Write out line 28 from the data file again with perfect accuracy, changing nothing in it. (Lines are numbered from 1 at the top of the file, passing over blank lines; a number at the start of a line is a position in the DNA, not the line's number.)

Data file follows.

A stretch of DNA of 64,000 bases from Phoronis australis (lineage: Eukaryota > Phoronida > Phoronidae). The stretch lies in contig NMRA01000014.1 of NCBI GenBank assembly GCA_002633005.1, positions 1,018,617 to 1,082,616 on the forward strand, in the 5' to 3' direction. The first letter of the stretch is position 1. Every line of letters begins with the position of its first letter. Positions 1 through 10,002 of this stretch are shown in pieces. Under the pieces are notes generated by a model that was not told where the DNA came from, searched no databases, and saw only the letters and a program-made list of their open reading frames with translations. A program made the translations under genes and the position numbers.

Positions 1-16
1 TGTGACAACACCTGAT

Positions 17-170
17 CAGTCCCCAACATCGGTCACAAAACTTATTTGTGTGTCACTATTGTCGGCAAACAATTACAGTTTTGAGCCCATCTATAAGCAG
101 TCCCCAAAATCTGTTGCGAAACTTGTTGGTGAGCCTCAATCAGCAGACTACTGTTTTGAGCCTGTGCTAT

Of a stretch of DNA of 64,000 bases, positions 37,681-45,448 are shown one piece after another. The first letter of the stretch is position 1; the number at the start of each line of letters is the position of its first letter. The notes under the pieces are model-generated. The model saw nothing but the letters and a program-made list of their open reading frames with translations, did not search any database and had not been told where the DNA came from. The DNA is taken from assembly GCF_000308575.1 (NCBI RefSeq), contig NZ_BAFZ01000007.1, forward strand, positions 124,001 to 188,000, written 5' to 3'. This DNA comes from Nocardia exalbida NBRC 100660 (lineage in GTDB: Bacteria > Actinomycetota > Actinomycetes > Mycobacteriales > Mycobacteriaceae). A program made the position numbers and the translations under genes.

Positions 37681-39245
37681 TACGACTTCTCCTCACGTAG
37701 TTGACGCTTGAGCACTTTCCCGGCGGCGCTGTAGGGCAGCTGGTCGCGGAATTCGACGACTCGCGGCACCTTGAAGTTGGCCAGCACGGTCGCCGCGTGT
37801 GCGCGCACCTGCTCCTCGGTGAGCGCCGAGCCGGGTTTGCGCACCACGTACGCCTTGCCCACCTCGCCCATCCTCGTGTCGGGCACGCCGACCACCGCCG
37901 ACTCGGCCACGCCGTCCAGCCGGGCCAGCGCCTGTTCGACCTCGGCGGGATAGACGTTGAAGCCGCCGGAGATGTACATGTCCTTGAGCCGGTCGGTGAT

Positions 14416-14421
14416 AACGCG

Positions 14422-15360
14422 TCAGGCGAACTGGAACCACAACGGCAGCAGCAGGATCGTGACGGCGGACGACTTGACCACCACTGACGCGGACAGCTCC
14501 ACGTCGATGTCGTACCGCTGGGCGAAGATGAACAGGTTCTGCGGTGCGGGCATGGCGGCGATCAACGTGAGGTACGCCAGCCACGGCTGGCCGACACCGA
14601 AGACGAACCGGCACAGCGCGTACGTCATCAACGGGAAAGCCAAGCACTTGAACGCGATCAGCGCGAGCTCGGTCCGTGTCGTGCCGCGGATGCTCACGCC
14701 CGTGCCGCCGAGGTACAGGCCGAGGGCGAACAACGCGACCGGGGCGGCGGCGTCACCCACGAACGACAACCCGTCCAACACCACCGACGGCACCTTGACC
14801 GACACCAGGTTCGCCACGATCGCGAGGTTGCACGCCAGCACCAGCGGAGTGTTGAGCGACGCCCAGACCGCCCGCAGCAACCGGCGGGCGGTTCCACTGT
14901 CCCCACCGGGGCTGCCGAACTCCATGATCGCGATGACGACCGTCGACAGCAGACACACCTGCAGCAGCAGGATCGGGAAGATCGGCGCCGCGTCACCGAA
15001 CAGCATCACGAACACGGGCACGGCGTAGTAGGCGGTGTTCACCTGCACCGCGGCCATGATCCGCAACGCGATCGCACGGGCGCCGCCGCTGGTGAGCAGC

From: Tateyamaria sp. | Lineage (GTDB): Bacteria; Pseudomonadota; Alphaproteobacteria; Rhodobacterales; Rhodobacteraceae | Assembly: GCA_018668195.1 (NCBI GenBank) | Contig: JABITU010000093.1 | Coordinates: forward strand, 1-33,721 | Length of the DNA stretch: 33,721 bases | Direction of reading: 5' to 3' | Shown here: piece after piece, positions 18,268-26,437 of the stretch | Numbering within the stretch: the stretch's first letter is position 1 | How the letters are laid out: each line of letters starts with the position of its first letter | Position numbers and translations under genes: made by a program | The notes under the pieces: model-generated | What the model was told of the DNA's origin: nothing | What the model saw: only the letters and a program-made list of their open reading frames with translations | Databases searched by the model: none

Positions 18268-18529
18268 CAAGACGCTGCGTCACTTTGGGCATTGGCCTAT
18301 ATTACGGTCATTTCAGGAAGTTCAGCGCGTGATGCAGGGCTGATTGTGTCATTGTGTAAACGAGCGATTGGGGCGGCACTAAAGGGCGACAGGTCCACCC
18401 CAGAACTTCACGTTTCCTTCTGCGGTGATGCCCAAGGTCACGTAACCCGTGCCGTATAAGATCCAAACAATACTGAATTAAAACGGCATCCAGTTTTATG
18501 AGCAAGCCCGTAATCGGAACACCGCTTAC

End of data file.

18501 AGCAAGCCCGTAATCGGAACACCGCTTAC